Due to the additional workload experienced by some of the cancer registries, the date for registrations for those patients diagnosed with cancer during 2011 to be received by ONS was delayed by two months: all registrations were submitted to ONS by the end of February 2013, instead of the end of December 2012 as would usually have been the case.
The agreed procedures to be followed by the cancer registries and ONS, when submitting and processing data, are set out in the ‘Registry/ONS Interface Document’ (Office of Population Censuses and Surveys, 1994). These are summarised by three levels of quality status, where levels one and two can be included in tables. It is a requirement that when a registry’s data for a particular year are complete, no more than 0.5% of records should have a quality recorded as Status 3, and over the past 12 years the proportion of records with serious errors has consistently been 0.1% or less. The quality status of all the records on the ONS cancer registration database from 1971 up to 2011 is shown in Table 10 (1.19 Mb Excel sheet) of the reference tables associated with this publication. Further details about the cancer registration data can be found in the Cancer Registration Statistics Quality and Methodology Information paper (244.2 Kb Pdf) and in previous Annual Reference Volumes.
Further comments on data quality and interpretation for this data can be found in the Background Notes and in the metadata with the tables accompanying this report (1.19 Mb Excel sheet).Back to table of contents
Key users of cancer survival estimates include the Department of Health, academics and researchers, cancer charities, cancer registries, other government organisations, researchers within ONS, the media, and the general public. The Department of Health uses cancer statistics to brief parliamentary ministers, and as part of the evidence base to inform cancer policy and programmes, for example in drives to improve survival rates. Academics and researchers use the figures to inform their own research. Similarly cancer registries and other government organisations use the figures to carry out individual and collaborative projects to apply subject knowledge to practice. Charities use the data so they can provide reliable and accessible information about cancer to a wide range of groups, including patients and health professionals via health awareness campaigns and cancer information leaflets/web pages. Within the Office for National Statistics (ONS), cancer registration data are used to produce National Statistics on cancer incidence and survival. These data are also used to answer parliamentary questions and provide bespoke tables for customers.Back to table of contents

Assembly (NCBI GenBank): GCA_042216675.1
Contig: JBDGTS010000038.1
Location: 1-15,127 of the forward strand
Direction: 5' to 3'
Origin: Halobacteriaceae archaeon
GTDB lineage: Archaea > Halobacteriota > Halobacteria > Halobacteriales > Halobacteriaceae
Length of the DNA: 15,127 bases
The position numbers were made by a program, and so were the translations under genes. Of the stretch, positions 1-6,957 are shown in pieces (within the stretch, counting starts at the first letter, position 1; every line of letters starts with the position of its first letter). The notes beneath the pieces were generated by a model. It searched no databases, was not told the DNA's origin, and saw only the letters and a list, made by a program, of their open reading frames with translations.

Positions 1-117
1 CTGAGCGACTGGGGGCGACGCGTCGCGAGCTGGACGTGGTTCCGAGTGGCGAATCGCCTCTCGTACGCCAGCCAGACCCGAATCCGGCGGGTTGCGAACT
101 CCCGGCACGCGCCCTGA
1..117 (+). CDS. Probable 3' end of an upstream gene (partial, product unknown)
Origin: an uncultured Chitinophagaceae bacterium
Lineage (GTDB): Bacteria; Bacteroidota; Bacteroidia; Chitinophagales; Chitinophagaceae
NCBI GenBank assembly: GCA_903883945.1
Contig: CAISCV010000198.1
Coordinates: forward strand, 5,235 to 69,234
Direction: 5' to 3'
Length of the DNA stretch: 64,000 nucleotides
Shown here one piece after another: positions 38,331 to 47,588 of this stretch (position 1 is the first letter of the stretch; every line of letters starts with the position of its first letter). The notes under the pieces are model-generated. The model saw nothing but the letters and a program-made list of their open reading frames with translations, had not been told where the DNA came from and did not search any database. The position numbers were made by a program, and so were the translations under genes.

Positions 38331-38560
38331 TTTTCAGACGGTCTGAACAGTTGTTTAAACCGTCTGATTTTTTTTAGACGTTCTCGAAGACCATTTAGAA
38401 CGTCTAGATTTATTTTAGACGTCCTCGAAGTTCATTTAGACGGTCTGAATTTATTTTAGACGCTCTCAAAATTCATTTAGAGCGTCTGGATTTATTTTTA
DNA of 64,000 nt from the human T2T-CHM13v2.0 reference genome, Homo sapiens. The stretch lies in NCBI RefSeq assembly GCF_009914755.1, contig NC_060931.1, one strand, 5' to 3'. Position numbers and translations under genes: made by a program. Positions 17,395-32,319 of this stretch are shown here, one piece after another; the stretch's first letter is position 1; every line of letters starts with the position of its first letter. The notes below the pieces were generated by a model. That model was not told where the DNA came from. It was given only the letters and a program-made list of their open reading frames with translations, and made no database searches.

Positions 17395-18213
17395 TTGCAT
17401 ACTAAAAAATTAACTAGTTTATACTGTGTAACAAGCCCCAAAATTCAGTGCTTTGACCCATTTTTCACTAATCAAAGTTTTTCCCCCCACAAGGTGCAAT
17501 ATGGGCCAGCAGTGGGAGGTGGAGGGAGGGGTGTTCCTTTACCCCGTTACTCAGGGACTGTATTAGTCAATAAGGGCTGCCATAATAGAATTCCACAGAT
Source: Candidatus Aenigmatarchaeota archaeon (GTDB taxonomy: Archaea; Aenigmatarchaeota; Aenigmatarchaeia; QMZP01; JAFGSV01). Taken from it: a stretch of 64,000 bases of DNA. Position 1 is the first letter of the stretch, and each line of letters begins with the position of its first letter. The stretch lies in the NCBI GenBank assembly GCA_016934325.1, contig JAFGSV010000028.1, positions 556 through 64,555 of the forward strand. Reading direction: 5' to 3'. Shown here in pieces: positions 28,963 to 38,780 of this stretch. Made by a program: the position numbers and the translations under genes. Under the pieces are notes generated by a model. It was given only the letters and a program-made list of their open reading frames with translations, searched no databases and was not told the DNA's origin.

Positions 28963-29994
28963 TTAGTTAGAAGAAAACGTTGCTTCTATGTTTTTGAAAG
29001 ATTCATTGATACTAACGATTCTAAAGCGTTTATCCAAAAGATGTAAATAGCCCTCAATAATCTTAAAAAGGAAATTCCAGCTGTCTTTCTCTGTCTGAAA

In ‘Improving Outcomes: A Strategy for Cancer’ (January 2011), the Department of Health stated that although improvements have been made in the quality of cancer services in England, significant gaps remain in mortality and survival rates compared with the European average.
The Outcomes Strategy sets out how the Department of Health aims to improve outcomes for all cancer patients and improve cancer survival rates, with the aim of saving an additional 5,000 lives every year by 2014/15.
Outcomes strategies set out how the NHS, public health and social care services will contribute to the ambitions for progress agreed with the Secretary of State in each of the high-level outcomes frameworks. The indicators set for the NHS Outcomes Framework 2013 to 2014 – focus on measuring health outcomes include one- and five-year cancer survival indicators for all cancers combined, and for colorectal, breast and lung cancers combined.Back to table of contents